The Rumpus Mini-Interview Project #44: Beverly Parayno in Conversation with Gregory


Gregory is an eighty-two-year-old Russian Jewish man who works across the aisle from me at a nonprofit community center in Palo Alto. I’d always been curious about why he was still working. When I asked him for an interview, he said he wasn’t very interesting.

We eventually sat down to talk, and our conversation led to the Leningrad Blockade during World War II. This is an excerpt of a longer conversation. Thanks to my colleague Luba for translation assistance.


Gregory: At the time the fascists started to bomb Leningrad, someone from the Russian military came to our school and asked for a group of very active people. They chose me to organize a special team of kids to monitor the roofs of buildings. We sat there all night. They gave us a special tool to pick up the firebombs that were dropped and a sand box where we would cover them with sand to put the fire out.

Rumpus: Did you ever see one explode?

Gregory: No, they were not explosives. They were firebombs that would cause a fire on the rooftops.

Rumpus: How old were you?

Gregory: Thirteen years old. There were around twelve children on my team, boys and girls. We had to sit very close to each other on the roof, and I liked to sit especially close to the girls.

The winter came very early, in the beginning of October. It started to snow. A military commander asked my team to help with the next project—delivering ammunition to the canons they had set up inside Leningrad. We used sleds to transport the cannonballs. It took two boys to move each sled. We would spend half the day moving ammunition to the canons.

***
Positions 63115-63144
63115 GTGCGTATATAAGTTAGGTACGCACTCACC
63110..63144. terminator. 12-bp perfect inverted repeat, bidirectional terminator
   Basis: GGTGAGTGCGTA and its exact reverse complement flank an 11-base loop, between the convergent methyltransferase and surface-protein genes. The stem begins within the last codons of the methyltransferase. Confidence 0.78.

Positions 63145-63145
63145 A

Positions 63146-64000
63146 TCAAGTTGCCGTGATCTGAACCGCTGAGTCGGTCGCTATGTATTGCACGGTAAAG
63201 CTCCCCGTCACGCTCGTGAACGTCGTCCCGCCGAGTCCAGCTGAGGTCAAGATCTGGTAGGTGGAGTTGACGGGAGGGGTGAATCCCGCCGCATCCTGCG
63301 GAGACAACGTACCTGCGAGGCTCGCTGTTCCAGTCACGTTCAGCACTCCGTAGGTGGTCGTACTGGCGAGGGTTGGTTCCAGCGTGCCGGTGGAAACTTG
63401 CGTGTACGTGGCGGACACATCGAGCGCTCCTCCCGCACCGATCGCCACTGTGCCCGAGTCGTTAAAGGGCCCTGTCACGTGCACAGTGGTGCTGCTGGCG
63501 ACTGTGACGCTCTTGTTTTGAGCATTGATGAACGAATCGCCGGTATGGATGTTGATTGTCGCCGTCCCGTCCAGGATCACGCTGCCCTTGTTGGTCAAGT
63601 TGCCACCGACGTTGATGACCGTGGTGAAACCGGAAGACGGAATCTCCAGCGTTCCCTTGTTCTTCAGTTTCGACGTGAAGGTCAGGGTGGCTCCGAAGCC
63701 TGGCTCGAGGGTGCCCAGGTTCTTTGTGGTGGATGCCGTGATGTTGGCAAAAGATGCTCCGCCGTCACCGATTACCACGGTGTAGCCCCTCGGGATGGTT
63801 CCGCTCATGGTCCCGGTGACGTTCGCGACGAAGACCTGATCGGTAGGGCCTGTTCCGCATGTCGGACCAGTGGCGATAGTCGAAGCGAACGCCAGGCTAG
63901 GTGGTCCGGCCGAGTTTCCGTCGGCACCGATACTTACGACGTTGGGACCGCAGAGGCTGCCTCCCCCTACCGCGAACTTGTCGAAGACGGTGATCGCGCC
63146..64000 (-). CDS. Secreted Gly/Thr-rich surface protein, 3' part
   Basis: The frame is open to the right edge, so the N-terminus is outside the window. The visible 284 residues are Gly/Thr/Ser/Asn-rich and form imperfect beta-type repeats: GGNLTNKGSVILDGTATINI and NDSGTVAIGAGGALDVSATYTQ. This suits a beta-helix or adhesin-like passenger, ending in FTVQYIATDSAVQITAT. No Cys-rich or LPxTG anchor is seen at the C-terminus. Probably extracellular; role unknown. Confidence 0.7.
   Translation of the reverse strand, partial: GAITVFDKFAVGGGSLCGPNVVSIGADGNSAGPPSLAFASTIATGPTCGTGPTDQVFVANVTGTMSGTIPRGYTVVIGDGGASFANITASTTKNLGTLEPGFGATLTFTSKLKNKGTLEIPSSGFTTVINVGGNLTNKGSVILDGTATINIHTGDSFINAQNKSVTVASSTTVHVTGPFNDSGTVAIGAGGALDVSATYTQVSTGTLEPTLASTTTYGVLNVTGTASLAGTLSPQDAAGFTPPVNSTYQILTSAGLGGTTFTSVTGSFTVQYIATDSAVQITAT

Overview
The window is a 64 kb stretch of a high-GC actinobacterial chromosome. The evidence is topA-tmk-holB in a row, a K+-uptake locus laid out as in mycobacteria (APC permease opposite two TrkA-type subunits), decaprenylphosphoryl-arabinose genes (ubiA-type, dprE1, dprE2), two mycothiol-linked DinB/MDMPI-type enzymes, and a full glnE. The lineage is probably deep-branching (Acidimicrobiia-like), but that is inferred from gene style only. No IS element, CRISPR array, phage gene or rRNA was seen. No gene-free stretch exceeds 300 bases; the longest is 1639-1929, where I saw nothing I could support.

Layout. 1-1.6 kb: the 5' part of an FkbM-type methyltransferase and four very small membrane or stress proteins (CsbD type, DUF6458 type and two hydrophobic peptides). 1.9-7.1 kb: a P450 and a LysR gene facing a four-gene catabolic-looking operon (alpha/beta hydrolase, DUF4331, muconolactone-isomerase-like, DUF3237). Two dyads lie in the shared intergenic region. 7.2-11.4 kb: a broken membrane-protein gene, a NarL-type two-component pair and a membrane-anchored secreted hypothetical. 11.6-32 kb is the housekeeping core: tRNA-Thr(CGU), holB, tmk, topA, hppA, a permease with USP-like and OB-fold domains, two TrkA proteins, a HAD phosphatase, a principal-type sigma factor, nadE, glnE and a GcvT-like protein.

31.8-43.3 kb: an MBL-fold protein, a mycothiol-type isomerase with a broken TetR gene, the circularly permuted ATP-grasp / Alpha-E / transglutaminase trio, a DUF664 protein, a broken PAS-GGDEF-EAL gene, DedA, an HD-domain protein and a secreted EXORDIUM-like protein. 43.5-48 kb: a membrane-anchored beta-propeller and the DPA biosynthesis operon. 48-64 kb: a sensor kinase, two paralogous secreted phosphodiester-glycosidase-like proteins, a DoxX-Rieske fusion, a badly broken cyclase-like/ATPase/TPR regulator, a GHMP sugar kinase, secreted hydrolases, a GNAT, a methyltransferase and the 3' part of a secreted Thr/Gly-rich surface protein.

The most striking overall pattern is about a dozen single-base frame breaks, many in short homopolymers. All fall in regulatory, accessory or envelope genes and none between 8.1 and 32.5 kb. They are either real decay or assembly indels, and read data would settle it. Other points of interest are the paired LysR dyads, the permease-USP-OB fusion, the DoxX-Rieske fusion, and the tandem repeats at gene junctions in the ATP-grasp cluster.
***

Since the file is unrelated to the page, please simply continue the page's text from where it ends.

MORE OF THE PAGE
All the people in Leningrad at this time were given a quarter pound of bread each day, but my team received half a pound of bread each because we were working. The Russian military named us “Sons of the Brigade.”

Our next project after ammunition delivery was to help find corpses. We knew the houses better than the military, so we showed them where people were living. We knocked on the door, and if no one answered, we went inside to look for corpses. When we found them, the military sent us away. They took the bodies away on sleds.

Rumpus: How long did you work for the Russian military?

Gregory: For 700 days. I think my childhood ended when the Blockade started.

Beverly Paras Parayno was raised in San Jose by immigrant parents from the Philippines. Her fiction, memoir excerpts and author interviews have appeared in Narrative Magazine, The Rumpus, Memoir Pool, Huizache, Warscapes and Southword: New Writing from Ireland. Parayno earned an MA in English from University College Cork and an MFA from Vermont College of Fine Arts. A resident of Oakland, she is a freelance grant writer and development consultant for Bay Area nonprofits. More from this author →